During the last decades, the use of probiotics has been increasing, due to their important benefits in human health. Kollath, in , first defined the term “probiotic,” when he suggested the term to denote all organic and inorganic food complexes as “probiotics,” in contrast to harmful antibiotics, for the purpose of upgrading such food complexes as supplements. In 1965, Lilly et al.  used the term “probiotic” to describe those substances secreted by an organism that stimulate the growth of another. Since then, this definition has been evolving remarkably, so that today, probiotics are defined as microbial dietary supplements, viable, selected, which when are introduced in sufficient amount, affect human organism beneficially through their effects on the intestinal tract . On the other hand, Vasudha and Mishra  define them as alive microbial supplements, which beneficially affect the host by improving its intestinal microbial balance.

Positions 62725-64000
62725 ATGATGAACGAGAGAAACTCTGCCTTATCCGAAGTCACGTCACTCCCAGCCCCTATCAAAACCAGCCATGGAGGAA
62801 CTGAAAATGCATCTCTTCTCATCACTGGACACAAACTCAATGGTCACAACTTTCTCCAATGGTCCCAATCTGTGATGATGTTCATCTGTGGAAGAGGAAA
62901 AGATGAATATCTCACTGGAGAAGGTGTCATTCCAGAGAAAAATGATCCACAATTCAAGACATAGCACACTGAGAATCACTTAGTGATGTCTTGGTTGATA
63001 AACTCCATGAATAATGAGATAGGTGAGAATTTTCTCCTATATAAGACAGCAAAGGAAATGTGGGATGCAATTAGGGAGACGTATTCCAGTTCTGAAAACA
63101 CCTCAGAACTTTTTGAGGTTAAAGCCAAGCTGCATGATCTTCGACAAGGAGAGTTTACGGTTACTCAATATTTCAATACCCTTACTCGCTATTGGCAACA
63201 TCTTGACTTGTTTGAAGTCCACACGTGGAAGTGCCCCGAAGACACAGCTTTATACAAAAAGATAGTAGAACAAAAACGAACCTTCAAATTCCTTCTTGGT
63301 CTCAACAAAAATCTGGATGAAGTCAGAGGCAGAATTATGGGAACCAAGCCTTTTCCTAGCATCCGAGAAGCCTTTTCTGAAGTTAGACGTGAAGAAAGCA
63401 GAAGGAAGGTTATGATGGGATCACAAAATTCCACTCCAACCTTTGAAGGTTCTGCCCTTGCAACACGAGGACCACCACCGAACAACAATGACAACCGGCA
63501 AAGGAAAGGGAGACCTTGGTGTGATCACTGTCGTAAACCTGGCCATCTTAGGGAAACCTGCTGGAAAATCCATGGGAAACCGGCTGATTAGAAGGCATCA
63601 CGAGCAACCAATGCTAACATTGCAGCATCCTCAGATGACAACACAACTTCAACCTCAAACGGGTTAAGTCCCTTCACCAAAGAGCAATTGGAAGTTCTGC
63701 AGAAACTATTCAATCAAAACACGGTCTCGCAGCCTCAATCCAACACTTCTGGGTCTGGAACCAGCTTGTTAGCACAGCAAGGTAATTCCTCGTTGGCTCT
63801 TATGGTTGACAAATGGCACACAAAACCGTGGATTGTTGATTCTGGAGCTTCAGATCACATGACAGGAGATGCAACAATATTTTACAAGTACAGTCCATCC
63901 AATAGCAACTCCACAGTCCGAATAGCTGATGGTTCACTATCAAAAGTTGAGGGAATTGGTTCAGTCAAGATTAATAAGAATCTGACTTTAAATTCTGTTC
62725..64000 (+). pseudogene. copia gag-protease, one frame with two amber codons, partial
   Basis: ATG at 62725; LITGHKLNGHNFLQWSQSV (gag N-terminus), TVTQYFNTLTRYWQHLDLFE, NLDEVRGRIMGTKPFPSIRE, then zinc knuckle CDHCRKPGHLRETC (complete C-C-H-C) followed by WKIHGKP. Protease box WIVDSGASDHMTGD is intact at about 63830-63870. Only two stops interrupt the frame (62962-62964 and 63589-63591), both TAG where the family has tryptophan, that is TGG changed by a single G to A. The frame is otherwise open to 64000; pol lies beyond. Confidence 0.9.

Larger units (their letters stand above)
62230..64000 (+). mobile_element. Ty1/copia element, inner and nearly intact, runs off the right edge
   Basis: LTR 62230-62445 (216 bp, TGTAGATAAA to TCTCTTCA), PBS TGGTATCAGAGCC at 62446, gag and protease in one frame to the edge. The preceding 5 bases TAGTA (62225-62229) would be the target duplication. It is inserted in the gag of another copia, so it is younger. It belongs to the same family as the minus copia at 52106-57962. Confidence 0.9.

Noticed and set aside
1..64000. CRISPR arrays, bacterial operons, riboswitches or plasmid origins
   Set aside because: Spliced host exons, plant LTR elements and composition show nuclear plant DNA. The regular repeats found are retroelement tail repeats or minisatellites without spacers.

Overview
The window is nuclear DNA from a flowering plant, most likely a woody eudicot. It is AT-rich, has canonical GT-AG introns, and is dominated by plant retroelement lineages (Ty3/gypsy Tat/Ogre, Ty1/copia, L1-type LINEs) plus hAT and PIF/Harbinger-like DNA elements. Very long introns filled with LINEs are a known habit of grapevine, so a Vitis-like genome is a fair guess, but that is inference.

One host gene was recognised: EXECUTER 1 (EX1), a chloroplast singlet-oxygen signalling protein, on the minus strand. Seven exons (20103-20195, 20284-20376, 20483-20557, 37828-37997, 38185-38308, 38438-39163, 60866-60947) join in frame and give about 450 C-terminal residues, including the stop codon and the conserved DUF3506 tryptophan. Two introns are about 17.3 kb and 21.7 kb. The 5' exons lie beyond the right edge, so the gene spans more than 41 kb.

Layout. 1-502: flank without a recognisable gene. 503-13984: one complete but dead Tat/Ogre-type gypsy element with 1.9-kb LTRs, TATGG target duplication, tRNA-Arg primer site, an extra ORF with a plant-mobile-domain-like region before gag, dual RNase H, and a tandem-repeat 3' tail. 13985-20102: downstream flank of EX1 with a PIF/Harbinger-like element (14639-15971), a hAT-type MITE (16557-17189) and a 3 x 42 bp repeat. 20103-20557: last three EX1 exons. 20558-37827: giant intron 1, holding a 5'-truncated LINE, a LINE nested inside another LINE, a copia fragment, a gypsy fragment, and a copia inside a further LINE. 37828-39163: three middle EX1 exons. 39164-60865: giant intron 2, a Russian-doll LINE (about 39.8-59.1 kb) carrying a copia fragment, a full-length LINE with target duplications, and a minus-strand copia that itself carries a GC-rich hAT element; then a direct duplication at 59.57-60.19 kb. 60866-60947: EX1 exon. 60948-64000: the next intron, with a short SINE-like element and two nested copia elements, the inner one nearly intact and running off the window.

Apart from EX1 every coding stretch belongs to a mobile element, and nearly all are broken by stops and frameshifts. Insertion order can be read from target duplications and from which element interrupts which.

Dairy products have become a healthy alternative to increase probiotics consumption, developing fermented beverages based on milk, whey or their mixture. Whey has been less used than milk. However, it has wonderful physico-chemical characteristics that make it an excellent substrate to be used in the development of fermented beverages.
Whey is a green translucent liquid obtained by separating milk clot in cheese making process . Its composition and characteristics depend on the technological process used and the type of milk. It is composed of 5% lactose, 93% water, 0.85% protein, 0.53% minerals, and 0.36% fat .